When you work for yourself you leave behind a major support network, your employer, which provided external accountability and a venue to ask for help.
That void will need to be filled. But you don't have to leave it until after you quit. You can start thinking about it now. In fact, having a "future work" support network already in place will likely help accelerate your journey by providing inspiration, accountability, and access to people who are a few steps ahead of you.
Here's how I might visualize it:
On the X-axis you've got the "typical" payment model. On the Y-axis you've got the level of external help and accountability, which rises on a curve.
With free-to-play communities there's very little formal accountability, conversations as public record, less room for nuance, and little to no filtering on participation. You're incentivized to stay on platform, leading to bad habits. Examples: Twitter/Facebook/Instagram/Reddit.
With pay-to-play it requires some investment (like $10 to $1000). There is usually more accountability, conversations don't leave, there's higher chance for nuance and constructive discussions, and participation is usually filtered to those who are engaged. There's an incentive to be engaged.
Niche communities can be found for free (e.g. subreddits or forums). But the ones that will likely result in better support and accountability have a filter. This filter could be requiring an invite to join but a lot of communities ran by individuals might require payment in varying degrees.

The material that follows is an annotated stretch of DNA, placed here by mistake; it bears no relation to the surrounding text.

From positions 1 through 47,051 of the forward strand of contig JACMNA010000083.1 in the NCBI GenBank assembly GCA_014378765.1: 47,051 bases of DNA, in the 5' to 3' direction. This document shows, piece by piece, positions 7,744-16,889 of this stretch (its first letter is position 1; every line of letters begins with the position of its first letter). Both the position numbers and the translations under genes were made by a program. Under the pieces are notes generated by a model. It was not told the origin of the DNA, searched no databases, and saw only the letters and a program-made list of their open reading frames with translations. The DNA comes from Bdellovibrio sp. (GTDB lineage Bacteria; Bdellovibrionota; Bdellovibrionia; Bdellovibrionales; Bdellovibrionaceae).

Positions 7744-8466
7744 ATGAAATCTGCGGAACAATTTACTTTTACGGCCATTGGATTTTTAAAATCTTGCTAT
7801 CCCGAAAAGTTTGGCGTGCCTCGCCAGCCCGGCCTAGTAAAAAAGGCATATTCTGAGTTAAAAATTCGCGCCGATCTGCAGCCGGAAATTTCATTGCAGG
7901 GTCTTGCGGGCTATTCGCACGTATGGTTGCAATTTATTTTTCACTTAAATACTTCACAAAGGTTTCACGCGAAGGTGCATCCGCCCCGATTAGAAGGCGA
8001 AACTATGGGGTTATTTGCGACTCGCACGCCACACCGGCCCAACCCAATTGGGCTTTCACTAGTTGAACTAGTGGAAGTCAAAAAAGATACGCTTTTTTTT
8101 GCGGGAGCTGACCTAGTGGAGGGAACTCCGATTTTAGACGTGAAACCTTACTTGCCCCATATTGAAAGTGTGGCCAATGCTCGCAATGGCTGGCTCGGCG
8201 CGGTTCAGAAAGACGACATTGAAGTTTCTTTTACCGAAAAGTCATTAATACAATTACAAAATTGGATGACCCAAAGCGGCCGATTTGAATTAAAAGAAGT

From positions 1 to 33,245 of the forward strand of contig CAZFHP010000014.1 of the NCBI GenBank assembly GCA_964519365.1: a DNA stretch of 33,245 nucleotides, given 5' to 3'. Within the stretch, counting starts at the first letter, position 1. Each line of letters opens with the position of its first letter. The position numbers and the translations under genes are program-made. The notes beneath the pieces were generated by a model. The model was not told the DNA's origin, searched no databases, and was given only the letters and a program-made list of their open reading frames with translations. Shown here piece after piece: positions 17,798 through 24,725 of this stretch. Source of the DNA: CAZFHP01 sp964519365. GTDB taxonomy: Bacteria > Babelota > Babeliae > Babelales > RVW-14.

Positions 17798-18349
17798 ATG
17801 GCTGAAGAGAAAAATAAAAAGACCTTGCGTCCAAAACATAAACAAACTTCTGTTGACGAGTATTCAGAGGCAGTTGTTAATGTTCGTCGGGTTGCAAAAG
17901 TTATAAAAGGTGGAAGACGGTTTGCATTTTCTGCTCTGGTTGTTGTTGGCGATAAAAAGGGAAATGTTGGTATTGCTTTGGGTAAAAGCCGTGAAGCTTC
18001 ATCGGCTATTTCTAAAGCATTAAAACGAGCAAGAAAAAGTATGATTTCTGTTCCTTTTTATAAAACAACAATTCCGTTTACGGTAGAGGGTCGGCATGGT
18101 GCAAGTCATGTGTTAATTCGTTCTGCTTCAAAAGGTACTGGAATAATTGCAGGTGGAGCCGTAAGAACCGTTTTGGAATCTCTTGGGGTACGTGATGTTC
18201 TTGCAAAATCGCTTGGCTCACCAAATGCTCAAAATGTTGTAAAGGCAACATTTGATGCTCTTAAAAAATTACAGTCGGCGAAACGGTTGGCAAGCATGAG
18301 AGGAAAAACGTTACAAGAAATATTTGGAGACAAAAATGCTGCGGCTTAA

With pay-to-win, it requires a large investment (like $1000 to
Infinity) but they are goal-oriented, they may include coaching, workshops, or mastermind groups. You are paying for a human-powered supercomputer that can help give you specific advice for specific situations to increase the odds of success.
Coaching (both group or 1:1) provides individual attention, accountability and goal-oriented programs. I consider therapy to be in this category as a form of coaching.
The ultra-accountability offering, the mastermind group, is like a "raiding party" of 3-5 high-level endgame characters who all agree to formally help each other reach very specific goals.
Knowing the degrees of support and the level of investment, now you can determine how much support you need.
You might start by following people on Twitter that inspire you. You'll get ideas for what you might like to do in the future. From there, you might join a premium community to accomplish an objective in your quest, like transitioning to a new job, quitting, taking the summer off, or moving into leadership.
It's dangerous to go alone. You don't have to go alone.
Better to grab a sword and go in prepared.